There is one thread that keeps the second section constantly anchored not just to 1976, but to an elusive explanation of what Belano and Lima went searching for when they went to Sonora: Cesárea Tinajero. The interviews with Amadeo Salvatierra*, all taken in January 1976 and probably part of one very long conversation, interspersed throughout the novel, describe the first generation of visceral realists, of which Tinajero could be called the mother. Salvatierra was part of the Mexican avant-garde of the 1920s—a stridentist, it would seem—and he knew Tinajero in Mexico City, long ago. She’s like a ghost: she had exactly one poem published, in a magazine that seems to have only one surviving copy, Salvatierra’s. And Salvatierra is probably the only person left who can tell Belano and Lima about this woman, and show them her poem. He spends an entire night doing so, over mezcal and tequila, and explains a bit of what she was like and how one day she up and left for Sonora. Belano and Lima must find her, and the flight with Lupe makes for an excuse to do so—but no one knows who she is, there is no written record of her, no more poems. The trail is difficult to pick up.
Now, by the 1990s, just as Belano and Lima were interested in researching (and somehow paying homage to) the previous generation’s avant-garde, so is at least one contemporary Mexican interested in the second generation of visceral realists. Ernesto García Grajales, interviewed in 1996 at the Universidad de Pachuca, explains that “[i]n all humbleness, sir, I can say that I’m the only expert on the visceral realists in Mexico, and if pressed, the world. God willing, I plan to publish a book about them.” And he can give us a rundown of so many people who have dropped out of the narrative at one time or another, some of whose fates we know, some whose are less sure: Jacinto Requena, María Font, Ernesto San Epifanio, Xóchitl García, Rafael Barrios, Angélica Font, Luscious Skin, and so on. He’s even met Ulises Lima, who is officially back in Mexico City, although he’s never met Belano, and doesn’t even know what’s happened to him.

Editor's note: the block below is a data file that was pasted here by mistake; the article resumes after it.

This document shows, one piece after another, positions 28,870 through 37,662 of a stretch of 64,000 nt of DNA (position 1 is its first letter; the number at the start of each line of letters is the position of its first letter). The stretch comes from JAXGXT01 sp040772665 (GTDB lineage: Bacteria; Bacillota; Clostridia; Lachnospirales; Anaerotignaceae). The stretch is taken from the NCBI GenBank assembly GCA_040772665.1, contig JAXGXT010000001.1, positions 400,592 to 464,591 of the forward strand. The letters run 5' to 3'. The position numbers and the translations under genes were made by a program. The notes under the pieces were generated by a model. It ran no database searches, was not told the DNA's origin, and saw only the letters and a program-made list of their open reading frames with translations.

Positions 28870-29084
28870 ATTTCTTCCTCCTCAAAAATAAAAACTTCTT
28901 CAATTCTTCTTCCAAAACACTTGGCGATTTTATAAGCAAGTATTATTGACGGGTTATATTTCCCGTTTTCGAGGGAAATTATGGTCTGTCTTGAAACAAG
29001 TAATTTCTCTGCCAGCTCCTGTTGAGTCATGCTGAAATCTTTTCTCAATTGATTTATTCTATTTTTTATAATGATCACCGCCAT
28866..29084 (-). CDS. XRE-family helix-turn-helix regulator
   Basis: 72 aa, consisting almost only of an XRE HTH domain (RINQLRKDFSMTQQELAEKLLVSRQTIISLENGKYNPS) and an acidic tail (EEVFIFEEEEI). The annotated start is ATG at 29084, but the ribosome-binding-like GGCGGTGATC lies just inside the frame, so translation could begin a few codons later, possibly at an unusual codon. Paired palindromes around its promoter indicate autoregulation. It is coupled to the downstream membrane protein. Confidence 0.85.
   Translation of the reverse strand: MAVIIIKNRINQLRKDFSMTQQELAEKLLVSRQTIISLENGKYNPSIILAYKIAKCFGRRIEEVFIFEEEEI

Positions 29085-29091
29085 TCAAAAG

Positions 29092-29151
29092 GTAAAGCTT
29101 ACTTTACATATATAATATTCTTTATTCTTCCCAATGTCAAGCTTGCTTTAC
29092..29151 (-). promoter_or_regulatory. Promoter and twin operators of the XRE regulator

The interviewer, whose identity I will leave aside for now (this post is too long already), asks about Juan García Madero, who hasn’t yet come up.
Juan García Madero? No, the name doesn’t ring a bell. He never belonged to the group. Of course I’m sure. Man, if I tell you so as the reigning expert on the subject, it’s because that’s the way it is. They were all so young. I have their magazines, their pamphlets, documents you can’t find anyplace. There was a seventeen-year-old kid, but he wasn’t called García Madero. …The Mexico City visceral realists. Yes, because there had already been another group of visceral realists, in the 1920s. The northern visceral realists. You didn’t know that? Well, they existed. Although talk about undocumented. No, it wasn’t a coincidence. More like an homage. A gesture. A response. Who knows. Anyway, these are labyrinths I prefer not to lose myself in. I limit myself to the material at hand and let readers and scholars draw their own conclusions.
This interview is one of two contained in the last chapter of the second section of the book; the other is the final installment with Amadeo Salvatierra, the first line of which is: “Everyone forgot her, boys, except me, I said. Now that we’re old and past hope maybe a few remember her, but back then everyone forgot her and then they started to forget themselves, which is what happens when you forget your friends.”
I love Bolaño for his games and for his creativity, similar to my reasons for loving Nabokov, but it doesn’t make me any more able to unravel those games. It will surely take at least one more read (someday!) to continue working out the connections between the elusive Cesárea Tinajero and the elusive Juan García Madero, to come up with ideas about who has been doing all this research from 1976 to 1996, even to decide if there’s anything to decide about what Belano and Lima were up to all this time. Not to mention what’s outside the window.
*His name means “God’s love saves the earth,” right? Now how’s that strike you?